Whether the question is for ourselves or for an expert, it should be as specific as possible. Ask a general, half-hearted question and you will elicit a general, half-hearted response. It goes something like this:
Question: “How’s it going?”
Response: “It’s fine. Things are going well.”
Sounds easy and obvious enough. Yet in reality, this happens more often than we would like—from parents asking how their kids are doing at school to superiors asking how their employees are coping.
Be specific about what you want to learn. Scope your questions by providing context, focusing on a specific event or time.
4. Sequence Your Questions.
Proper sequencing is the trick to bring out optimal responses. Good questions in the wrong order get bad responses. You can rise above your peers by putting thought into sequencing, as most people don’t do this.
Always warm up your interviewee with questions that are easier and less intimidating. Once they are flowing and engaged, proceed to ask the more challenging questions.
Research shows that people are more willing to reveal sensitive information when questions are asked in a decreasing order of intrusiveness.
The Actors Studio hosted by James Lipton is famous for asking high-quality questions. James interviews the most successful actors such as Tom Hanks, Al Pacino, and many more to deconstruct their greatness. This questionnaire was originally used by Bernand Pivot, one of the greatest talk show host:
What is your favorite word?
What is your least favorite word?
What turns you on creatively, spiritually or emotionally?
What turns you off?
What is your favorite curse word?
What sound or noise do you love?
What sound or noise do you hate?
What profession other than your own would you like to attempt?
What profession would you not like to do?
If Heaven exists, what would you like to hear God say when you arrive at the Pearly Gates?
James start by asking light-weighted questions and gradually escalate to complex and philosophical questions. If you want to ask those important questions, build up to them.
5. Provide Examples.
When asking difficult questions, help your interviewees out by sharing some examples. This will help buy them 30 seconds or so to think about the answer.
For example, when Tim asks his interviewees “What is the most absurd thing that you love?” He would then provide his personal example on why the number 5 by 5 is good luck to him for many reasons.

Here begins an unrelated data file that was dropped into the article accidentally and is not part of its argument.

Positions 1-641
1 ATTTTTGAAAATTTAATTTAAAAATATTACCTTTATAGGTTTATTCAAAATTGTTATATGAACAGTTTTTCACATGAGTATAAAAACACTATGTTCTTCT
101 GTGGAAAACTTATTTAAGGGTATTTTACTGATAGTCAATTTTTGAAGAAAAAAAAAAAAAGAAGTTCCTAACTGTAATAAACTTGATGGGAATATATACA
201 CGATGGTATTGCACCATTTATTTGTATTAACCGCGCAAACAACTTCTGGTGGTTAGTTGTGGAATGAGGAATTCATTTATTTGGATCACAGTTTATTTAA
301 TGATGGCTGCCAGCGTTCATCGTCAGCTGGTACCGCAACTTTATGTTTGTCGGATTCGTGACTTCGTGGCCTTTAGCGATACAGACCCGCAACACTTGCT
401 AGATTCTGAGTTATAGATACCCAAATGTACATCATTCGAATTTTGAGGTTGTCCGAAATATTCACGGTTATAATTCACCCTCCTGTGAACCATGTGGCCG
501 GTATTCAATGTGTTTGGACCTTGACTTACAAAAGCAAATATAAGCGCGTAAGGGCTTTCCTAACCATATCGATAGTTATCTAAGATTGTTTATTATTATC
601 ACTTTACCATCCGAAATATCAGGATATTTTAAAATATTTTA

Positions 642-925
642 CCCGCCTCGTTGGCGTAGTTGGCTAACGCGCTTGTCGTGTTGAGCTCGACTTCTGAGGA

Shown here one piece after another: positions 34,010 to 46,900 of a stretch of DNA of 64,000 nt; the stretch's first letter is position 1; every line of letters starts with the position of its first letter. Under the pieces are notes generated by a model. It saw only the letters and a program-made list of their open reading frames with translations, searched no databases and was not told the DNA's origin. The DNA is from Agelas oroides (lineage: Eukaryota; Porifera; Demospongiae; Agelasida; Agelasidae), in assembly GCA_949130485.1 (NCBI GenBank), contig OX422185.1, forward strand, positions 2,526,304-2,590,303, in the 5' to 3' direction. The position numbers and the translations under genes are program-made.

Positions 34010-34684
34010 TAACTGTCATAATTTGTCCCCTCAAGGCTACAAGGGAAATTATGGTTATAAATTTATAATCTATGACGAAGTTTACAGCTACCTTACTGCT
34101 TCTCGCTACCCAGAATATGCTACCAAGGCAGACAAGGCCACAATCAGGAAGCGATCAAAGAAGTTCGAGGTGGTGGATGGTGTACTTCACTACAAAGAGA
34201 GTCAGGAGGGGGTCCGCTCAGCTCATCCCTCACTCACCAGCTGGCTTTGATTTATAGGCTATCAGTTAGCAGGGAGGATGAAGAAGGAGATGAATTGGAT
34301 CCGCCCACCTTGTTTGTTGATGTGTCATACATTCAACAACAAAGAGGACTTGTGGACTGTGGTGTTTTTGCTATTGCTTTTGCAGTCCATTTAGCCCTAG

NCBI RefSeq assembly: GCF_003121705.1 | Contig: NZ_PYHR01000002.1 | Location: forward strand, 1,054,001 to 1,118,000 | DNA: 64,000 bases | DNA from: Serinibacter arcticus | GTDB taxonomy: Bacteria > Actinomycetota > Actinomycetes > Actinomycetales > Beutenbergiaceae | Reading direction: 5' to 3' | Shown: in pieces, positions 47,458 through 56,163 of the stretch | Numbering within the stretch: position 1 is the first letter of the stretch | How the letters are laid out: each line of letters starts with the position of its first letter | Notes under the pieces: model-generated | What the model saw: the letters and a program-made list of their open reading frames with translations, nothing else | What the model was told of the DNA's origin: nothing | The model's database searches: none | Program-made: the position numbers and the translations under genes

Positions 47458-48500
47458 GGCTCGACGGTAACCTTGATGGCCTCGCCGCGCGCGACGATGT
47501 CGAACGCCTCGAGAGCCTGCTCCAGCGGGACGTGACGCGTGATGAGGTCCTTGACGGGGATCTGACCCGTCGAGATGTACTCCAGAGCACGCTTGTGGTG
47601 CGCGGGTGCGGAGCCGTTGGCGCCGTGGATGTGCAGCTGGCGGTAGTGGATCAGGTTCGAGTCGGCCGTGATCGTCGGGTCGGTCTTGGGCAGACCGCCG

Tips from Alex Blumberg
Alex Blumberg was featured in Tim’s book, Tools of Titans. Alex is the CEO and co-founder of Gimlet Media, which makes many blockbuster podcasts. Here are his tips on asking questions.
1. Ask the Dumb Question Everybody Is Afraid to Ask.
At the center of a story often lies a very basic and dumb question that no one is asking. Alex gave an example of one of the biggest stories he ever did on The Giant Pool of Money, which was centered on this: “Why are the banks loaning money to people who can’t possibly pay it back?”
Asking the right dumb question is often the smartest thing to do.
2. Using the Right Questions and Prompts.
Good questions should draw out stories, not an uninformative yes or no answer. Alex elicits what he calls “authentic moments of emotion” by covering three bases: setting (e.g. where, when, who, what), emotions, and details.
Prompts to Elicit Stories (Most Interviewers Are Weak at This) “Tell me about a time when . . .” “Tell me about the day [or moment or time] when . . .” “Tell me the story of . . . [how you came to major in X, how you met so-and-so, etc.]” “Tell me about the day you realized ___ . . . ” “What were the steps that got you to ___ ?” “Describe the conversation when . . .”
Follow-Up Questions When Something Interesting Comes Up, Perhaps in Passing “How did that make you feel?” “What do you make of that?”
General-Use Fishing Lures “If the old you could see the new you, what would the new you say?” “You seem very confident now. Was that always the case?” “If you had to describe the debate in your head about [X decision or event], how would you describe it?”
There Is Something to Learn from Everyone
“Empty your mind, be formless, shapeless, like water. If you put water into a cup, it becomes the cup. You put water into a bottle and it becomes the bottle. You put it in a teapot it becomes the teapot. Now, water can flow or it can crash. Be water my friend.” — Bruce Lee
Last but not least, have an open mind. Strong opinions, loosely held. Have the courage to act on your ideas but have the humility to question what you know.
Challenge yourself to truly listen to people who have differing ideas and opinions than you do. Stay out of echo chambers—environments where we only hear information or opinions that reflect and reinforce our existing thoughts.
After asking your questions, listen. Assume that the person you are listening to might know something you don’t.
Don’t try to impress people and one-up their response with your reply. Ask follow-up questions and learn.
Milan Kundera, author of The Unbearable Lightness of Being, has said that “The stupidity of people comes from having an answer for everything. The wisdom of the novel comes from having a question for everything.” Substitute “master learner” for “novel,” and you have my philosophy of life. Often, all that stands between you and what you want is a better set of questions.
Thank you for taking the time to read my blog.